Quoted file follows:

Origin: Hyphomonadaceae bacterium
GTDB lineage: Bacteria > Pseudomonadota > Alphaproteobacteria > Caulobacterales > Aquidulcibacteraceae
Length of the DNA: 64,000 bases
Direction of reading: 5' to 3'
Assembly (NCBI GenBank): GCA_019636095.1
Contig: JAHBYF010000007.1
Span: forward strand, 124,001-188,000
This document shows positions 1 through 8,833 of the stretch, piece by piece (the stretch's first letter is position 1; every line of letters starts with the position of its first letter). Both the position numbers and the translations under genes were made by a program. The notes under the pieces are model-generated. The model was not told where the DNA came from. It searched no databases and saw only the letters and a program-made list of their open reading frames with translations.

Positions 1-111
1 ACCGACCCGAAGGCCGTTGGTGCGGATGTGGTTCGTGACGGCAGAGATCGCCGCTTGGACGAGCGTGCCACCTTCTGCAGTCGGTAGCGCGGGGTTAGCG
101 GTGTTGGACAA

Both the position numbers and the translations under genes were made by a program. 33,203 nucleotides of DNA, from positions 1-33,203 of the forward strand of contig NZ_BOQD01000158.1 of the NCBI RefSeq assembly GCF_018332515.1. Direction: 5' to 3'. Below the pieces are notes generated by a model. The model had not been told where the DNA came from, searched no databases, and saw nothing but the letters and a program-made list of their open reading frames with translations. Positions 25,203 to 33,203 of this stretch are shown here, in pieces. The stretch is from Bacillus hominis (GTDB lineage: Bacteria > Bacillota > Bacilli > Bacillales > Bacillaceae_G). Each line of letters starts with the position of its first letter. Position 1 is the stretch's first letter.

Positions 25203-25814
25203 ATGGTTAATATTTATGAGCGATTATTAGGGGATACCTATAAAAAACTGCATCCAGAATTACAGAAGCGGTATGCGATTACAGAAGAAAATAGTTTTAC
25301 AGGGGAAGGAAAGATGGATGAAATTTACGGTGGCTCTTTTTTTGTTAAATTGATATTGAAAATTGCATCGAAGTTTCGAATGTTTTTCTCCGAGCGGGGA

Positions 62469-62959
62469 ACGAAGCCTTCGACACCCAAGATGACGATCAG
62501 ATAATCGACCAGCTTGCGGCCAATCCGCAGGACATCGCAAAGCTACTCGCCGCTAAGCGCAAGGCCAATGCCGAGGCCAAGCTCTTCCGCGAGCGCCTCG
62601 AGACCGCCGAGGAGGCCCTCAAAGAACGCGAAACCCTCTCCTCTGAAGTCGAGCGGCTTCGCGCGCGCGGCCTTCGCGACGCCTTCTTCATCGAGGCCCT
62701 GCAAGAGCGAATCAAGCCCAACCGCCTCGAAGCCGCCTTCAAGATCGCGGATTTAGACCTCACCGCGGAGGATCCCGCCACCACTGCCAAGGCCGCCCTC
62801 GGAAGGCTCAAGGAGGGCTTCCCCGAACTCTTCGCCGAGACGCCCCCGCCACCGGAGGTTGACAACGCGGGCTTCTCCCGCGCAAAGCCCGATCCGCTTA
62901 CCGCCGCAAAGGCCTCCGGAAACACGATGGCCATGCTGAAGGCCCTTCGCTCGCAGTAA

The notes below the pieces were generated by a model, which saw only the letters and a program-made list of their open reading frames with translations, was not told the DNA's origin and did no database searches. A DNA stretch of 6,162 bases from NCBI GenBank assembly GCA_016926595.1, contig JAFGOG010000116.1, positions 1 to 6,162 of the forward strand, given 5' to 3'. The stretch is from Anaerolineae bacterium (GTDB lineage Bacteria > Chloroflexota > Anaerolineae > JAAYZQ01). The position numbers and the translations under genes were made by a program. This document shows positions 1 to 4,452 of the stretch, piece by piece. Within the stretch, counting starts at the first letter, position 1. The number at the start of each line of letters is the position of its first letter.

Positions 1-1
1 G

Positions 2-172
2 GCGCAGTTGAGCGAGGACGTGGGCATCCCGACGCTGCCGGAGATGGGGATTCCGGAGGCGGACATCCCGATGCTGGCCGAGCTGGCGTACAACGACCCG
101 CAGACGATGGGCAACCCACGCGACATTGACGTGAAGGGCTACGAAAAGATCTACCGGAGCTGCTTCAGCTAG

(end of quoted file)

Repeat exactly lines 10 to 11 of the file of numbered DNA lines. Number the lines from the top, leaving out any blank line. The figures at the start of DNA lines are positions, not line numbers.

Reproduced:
1 ACCGACCCGAAGGCCGTTGGTGCGGATGTGGTTCGTGACGGCAGAGATCGCCGCTTGGACGAGCGTGCCACCTTCTGCAGTCGGTAGCGCGGGGTTAGCG
101 GTGTTGGACAA